Judgment on review petitions reserved until next hearing
ISLAMABAD: The Supreme Court on Thursday reserved its judgment on review petitions against execution of three mentally ill prisoners with all amicus as well as advocate generals opposing the execution of all such persons.
A five-member bench headed by Justice Manzoor Ahmad Malik and comprising Justice Mansoor Ali Shah, Justice Ijazul Ahsan, Justice Sardar Tariq Masood and Justice Mazhar Alam Miankhel heard the clubbed petitions of Kanizan Bibi, Imdad Ali and Ghulam Abbas who have spent 30, 18 and 14 years respectively on death row while exhibiting acute symptoms of mental illness. The matter had been pending for the last three years.
The recent medical board constituted by the apex court to examine the mental health of the prisoners had declared that both Kanizan Bibi and Ghulam Abbas suffered from schizophrenia while Imdad Ali’s previous medical evaluations confirmed the same for him.
All federal and provincial law officers told the bench that mentally ill persons should not be handed the death penalty, and in the event that they are, should not be executed.
Even Additional Advocate General Khyber-Pakhtunkhwa stressed on the fact that Islamic scholars had held that executing a mentally ill person would be un-Islamic.
Additional Advocate General Punjab presented the bench with the proposed amendments for the Punjab Prison Rules, which included a revised chapter specifically on the mental health of prisoners.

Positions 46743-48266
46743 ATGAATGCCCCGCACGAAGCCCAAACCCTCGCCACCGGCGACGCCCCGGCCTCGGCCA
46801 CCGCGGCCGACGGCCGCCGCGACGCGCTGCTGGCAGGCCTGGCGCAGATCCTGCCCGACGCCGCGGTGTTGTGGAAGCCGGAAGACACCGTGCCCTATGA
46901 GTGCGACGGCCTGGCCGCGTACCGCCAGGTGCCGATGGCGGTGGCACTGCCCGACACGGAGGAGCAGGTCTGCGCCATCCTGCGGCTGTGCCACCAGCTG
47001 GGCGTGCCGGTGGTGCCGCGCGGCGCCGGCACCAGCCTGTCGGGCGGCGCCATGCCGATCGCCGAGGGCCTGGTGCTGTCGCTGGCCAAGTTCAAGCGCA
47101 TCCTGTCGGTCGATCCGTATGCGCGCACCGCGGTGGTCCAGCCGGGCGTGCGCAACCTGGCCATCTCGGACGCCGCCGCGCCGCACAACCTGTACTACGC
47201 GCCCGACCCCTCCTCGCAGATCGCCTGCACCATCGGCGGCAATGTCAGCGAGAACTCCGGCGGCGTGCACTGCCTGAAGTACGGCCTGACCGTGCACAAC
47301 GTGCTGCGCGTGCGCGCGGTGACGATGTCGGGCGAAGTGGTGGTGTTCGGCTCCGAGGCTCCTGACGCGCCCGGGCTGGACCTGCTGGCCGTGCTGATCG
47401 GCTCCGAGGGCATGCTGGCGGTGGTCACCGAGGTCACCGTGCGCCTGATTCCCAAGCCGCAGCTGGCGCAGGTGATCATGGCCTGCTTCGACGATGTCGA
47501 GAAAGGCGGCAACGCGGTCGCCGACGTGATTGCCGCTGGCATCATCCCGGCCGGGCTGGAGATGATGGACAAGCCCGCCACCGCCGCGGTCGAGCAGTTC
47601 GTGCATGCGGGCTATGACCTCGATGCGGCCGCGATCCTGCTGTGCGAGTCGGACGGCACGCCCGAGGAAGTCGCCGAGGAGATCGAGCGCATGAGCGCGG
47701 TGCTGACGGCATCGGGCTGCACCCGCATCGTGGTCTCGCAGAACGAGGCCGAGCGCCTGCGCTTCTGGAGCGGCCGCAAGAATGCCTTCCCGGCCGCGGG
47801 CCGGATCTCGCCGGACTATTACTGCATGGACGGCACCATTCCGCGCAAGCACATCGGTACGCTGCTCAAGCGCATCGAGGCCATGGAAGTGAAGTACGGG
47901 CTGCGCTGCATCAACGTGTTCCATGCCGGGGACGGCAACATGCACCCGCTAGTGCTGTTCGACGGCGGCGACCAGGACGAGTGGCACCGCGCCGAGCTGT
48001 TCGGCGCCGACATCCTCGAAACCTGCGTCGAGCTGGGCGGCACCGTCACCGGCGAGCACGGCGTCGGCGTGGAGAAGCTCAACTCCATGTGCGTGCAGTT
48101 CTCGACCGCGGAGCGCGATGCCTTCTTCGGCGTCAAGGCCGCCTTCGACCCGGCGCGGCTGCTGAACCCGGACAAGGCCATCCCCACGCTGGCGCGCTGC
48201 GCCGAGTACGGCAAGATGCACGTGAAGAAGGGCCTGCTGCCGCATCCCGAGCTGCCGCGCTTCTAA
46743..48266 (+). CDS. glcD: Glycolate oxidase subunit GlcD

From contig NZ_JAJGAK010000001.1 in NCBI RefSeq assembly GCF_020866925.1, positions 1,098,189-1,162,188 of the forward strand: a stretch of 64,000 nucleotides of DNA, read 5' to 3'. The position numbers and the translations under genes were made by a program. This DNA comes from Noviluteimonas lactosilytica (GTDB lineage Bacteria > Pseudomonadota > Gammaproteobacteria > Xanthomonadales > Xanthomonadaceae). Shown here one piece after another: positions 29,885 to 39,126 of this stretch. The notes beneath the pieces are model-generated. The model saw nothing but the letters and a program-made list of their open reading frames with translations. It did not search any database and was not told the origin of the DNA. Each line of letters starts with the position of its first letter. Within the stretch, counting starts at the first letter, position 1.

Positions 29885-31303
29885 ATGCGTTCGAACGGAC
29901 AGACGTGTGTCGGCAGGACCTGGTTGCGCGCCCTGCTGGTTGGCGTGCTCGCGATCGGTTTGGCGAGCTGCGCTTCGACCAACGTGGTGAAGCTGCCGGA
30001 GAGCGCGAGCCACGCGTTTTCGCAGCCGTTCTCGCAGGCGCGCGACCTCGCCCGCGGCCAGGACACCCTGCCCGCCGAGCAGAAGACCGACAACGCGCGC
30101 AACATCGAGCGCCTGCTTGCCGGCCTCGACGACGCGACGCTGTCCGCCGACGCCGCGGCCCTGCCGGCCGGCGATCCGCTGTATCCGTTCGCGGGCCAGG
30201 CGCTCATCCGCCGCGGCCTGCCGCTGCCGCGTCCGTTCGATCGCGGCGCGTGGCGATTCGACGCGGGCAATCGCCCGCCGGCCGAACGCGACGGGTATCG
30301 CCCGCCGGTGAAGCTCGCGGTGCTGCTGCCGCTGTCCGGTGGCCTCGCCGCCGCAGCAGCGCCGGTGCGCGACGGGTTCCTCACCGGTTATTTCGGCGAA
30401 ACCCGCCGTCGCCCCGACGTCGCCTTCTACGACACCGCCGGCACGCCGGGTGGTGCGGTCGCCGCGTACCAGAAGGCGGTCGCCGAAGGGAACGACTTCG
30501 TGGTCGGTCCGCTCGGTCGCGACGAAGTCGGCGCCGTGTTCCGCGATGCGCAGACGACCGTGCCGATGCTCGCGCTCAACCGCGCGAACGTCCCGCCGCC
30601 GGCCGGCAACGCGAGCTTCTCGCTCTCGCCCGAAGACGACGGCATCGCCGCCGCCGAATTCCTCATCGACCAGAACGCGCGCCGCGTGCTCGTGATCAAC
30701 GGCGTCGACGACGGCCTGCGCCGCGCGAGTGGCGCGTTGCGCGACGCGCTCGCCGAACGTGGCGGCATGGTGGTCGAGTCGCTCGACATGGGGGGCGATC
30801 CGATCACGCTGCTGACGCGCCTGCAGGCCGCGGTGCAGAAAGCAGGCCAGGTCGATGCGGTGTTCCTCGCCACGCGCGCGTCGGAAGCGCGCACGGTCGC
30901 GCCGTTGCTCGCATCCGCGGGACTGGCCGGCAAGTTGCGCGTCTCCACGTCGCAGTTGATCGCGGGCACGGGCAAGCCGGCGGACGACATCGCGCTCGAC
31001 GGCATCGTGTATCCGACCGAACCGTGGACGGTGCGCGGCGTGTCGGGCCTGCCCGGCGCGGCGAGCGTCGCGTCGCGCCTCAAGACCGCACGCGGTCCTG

Appreciating the provincial government’s initiative, the bench acknowledged the document and observed that it would be useful in the final judgment.
Amici curiae Professor Dr Mowadat Hussain Rana and Advocate Haider Rasul Mirza also assisted the court with their medical and legal expertise.
In his comments, Dr Rana told the court that when the brain fails, the body has no other organ to turn to, as a result of which a mentally ill person is not aware of their incapacity.
He also regretted the erstwhile Lunacy Act of 1912, saying it was only in the Mental Health Ordinance of 2001 that the word “lunacy” was done away with. “Mentally ill patients are often victims of violence than perpetrators,” he said, dispelling a common myth.
During earlier hearings this week, Mirza spoke at length about the use of the post-conviction death penalty, citing international jurisprudence on why it should not be used on the mentally ill, and adding that it was considered inhumane to execute such a person.
“A mentally ill person has no comprehension of the death penalty. Retributive justice depends upon the person’s rational understanding of the reason for his execution.”
The two amici curiae contended that mentally ill prisoners should not be executed and instead shifted to a psychiatric facility where they can be treated with psychotropic medications and psychological interventions. They also recommended establishing forensic medical facilities at the provincial level for the rehabilitation of the mentally ill prisoners.
The judgment has been reserved until the next hearing.
Justice Project Pakistan’s spokesperson, Ali Haider Habib, added: Our criminal justice system should be based on rehabilitation, not elimination. The International Covenant on Political and Civil Rights (ICCPR) and international law categorically prohibits sentencing a mentally ill convict to death and executing a prisoner with mental illness.
Since 2014, Pakistan executed over 500 individuals including those with mental illness. The 100th man to be executed, one Munir Hussain, was severely mentally ill that, according to his family, he had no recollection of his arrest or of his family members prior to his execution.